The City Council decided tonight to put the West Hollywood Book Fair, which was to have celebrated its 14th anniversary in September, on hiatus.
The Council’s decision came in response to a report by city staff members that said attendance at last year’s fair fell by a third although city spending on the event grew by 38 percent to $150,000. While the book fair once attracted an estimated 15,000 people, attendance has fallen in recent years to 7,500, and last year it attracted only 5,000 people, the staff report said.
Since 2011 the city has contracted with the Authentic Agency, a West Hollywood-based event producer owned by Liam Lynch, to produce the book fair. Last May the city agreed to extend its annual contract with Authentic to three years. Authentic also produces the annual Halloween Carnaval, for which it is paid $408,000.
Councilmember John Heilman criticized Authentic for what he said was its poor management and promotion of the event. . “This event started out as a volunteer effort. It started in my office with an intern at the time,” Heilman said. “We have spent a lot of money on an entity that is very good at making the event look good, but they are terrible at engaging the community…The lack of visibility in terms of promotion was really troublesome.”
Heilman objected to the evolution of the book fair under Authentic to include booths selling jewelry and art. “The addition of the artists booths and the handmade jewelry — I didn’t think that added anything to the event. Much of the stuff was tacky.”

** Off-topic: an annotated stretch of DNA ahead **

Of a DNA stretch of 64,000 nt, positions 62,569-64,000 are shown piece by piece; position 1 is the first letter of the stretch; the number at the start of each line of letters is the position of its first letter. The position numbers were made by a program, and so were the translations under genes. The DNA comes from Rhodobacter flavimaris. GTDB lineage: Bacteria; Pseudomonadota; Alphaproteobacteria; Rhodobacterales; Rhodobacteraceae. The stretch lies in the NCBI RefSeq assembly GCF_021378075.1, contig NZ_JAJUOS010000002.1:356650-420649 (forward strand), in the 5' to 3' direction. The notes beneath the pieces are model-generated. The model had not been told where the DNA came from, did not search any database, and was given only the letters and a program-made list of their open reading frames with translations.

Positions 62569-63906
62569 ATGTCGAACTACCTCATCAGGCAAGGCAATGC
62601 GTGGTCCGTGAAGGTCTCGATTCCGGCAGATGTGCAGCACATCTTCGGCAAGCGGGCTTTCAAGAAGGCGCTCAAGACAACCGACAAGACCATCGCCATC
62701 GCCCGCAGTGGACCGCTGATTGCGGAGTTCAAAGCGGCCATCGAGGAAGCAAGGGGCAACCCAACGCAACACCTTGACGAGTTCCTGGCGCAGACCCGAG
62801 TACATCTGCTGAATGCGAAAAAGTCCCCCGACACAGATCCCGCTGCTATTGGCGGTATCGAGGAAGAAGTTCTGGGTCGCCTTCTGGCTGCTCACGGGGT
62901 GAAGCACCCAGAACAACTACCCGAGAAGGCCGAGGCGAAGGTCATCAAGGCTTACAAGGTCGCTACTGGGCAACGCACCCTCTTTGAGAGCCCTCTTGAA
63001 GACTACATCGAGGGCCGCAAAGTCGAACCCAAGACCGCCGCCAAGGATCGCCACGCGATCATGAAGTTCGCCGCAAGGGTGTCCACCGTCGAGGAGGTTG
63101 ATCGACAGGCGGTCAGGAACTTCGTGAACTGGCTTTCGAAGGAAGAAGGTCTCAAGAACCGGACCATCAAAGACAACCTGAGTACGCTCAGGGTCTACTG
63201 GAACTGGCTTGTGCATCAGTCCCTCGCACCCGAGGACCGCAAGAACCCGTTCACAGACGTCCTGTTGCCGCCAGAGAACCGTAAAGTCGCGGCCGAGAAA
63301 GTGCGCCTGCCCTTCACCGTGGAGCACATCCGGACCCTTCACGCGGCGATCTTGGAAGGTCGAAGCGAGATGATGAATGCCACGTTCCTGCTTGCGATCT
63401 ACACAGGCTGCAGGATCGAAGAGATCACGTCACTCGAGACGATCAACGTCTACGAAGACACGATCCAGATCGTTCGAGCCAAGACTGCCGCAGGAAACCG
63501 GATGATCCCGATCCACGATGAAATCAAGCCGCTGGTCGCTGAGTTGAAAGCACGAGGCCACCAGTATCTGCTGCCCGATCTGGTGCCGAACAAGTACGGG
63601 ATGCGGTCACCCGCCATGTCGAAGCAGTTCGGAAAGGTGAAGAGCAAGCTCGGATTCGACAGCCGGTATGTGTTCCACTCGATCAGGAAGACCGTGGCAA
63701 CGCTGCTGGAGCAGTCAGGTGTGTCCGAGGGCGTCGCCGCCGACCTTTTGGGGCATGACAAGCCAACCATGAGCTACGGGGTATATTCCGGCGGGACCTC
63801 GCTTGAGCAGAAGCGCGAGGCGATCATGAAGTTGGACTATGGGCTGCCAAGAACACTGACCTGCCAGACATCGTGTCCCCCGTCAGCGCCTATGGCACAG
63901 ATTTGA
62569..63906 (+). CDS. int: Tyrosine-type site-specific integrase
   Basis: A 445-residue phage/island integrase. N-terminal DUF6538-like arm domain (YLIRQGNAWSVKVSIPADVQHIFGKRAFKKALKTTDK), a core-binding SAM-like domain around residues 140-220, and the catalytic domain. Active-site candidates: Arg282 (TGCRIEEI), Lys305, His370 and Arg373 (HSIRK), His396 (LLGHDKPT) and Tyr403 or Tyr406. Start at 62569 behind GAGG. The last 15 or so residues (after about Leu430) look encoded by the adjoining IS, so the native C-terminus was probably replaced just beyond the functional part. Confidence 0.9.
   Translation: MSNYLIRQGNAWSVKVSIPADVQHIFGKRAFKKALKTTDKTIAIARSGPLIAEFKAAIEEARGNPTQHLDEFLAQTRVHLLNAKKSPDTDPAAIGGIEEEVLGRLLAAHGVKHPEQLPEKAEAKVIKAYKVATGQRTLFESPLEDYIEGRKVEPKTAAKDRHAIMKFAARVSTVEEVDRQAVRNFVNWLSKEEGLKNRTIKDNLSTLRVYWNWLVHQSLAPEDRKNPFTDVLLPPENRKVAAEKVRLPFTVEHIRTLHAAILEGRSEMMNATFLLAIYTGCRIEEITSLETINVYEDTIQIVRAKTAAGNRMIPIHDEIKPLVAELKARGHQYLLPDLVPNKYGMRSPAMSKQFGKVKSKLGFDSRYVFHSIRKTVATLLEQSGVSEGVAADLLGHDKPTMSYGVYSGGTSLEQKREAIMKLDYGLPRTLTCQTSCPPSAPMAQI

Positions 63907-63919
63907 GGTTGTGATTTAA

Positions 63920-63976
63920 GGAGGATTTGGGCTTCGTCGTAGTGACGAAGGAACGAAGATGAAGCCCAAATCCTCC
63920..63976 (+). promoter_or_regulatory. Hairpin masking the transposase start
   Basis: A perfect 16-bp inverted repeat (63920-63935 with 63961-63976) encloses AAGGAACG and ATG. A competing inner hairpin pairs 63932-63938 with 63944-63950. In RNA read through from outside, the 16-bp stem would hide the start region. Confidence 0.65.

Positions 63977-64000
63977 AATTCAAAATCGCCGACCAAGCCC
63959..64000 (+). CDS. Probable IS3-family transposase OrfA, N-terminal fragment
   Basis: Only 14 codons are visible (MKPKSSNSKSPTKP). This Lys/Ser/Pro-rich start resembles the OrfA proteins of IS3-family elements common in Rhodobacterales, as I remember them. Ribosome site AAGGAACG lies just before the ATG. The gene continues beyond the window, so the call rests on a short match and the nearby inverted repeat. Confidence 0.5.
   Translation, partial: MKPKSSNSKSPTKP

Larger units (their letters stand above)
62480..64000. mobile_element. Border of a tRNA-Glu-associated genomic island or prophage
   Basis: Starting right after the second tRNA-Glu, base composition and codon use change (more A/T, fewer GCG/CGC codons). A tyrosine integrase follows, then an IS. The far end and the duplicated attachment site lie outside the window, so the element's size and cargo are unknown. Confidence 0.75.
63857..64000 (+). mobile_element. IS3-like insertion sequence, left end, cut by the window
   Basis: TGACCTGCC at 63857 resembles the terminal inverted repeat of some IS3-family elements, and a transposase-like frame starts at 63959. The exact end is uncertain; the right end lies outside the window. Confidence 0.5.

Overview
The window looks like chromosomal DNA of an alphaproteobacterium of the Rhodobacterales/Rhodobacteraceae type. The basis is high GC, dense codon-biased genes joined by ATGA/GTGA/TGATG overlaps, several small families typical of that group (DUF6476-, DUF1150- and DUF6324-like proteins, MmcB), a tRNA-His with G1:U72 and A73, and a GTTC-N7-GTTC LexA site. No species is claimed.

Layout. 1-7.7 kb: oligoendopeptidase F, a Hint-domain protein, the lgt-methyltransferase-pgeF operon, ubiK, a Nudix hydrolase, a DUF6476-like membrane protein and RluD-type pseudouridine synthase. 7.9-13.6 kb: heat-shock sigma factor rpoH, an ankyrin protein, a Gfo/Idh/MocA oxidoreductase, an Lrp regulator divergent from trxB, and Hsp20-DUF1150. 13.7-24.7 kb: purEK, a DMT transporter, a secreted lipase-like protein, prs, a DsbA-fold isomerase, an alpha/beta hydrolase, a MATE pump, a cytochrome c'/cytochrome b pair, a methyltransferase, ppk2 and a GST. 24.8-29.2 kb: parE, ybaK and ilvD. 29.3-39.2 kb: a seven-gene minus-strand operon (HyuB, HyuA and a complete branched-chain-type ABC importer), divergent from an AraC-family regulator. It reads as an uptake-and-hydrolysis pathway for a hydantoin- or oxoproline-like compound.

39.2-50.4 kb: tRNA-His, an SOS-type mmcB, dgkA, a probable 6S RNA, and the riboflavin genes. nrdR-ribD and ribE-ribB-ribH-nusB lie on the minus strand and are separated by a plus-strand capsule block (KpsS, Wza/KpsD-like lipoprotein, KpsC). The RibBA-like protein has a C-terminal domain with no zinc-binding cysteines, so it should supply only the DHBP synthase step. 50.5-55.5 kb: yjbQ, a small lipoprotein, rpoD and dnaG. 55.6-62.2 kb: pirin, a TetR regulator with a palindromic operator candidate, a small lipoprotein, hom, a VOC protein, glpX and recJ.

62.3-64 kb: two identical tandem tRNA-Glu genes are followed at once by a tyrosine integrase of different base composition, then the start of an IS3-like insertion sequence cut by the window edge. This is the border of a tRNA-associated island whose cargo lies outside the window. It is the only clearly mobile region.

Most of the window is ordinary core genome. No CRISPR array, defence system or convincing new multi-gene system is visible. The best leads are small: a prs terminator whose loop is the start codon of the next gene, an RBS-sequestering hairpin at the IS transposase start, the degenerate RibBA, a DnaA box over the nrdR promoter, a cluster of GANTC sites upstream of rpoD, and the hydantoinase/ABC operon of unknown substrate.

Councilmember John D’Amico proposed putting the weekend event on hiatus this year, but still having the city stage a single performance or book reading by a noted entertainer or author on the book fair weekend. While the book fair is on hiatus, he said, city staff members can work to re-establish relationships with community organizations such as Lambda Literary Foundation, which were more involved in the event before Authentic began managing it.
Last year’s event was over-produced, bland and impersonal. The vendors were not appealing. The WeHo Book Fair used to have flair and a local flavor. It was a showcase for local talent and reflected the enthusiasm and creativity of the city. We need to get back to that. To put it bluntly, I used to be able to find a lot of LBGQT lit at the WeHo Book Fair that I couldn’t find elsewhere, and I treasured that – last year I might as well have been in the middle of Idaho, or gone to any chain bookstore that still… Read more »
One major reason for decreased attendance was due to Carmageddon occuring that weekend. With the 405 shut down, no way I’d drive from the Valley!
The Book Fair should go on and expand offering local artists a place to sell their music or other works of art. Turn it into a WeHo Fair featuring local writers, painters, musicians, producers, and let people show off their books, play their music, share their art.. and lets have a festive event that does not require big money to put on. There are many local people and organizations that can head this up.. all we need is love and community to get a great event planned .
I’m an avid reader but I can’t think of anything more boring than a tiny West Hollywood Book Fair. When we’ve got something as large as the LAT Festival of Books, why would people waste their time on some pathetic little event with self-published authors? Unless the city can put the serious cash into it that would be required to make it an A-List event that publishers would want to participate in, there’s no reason to bring it back. You want to promote reading? Invest heavily in something like the One City One Book programs that are popping up around… Read more »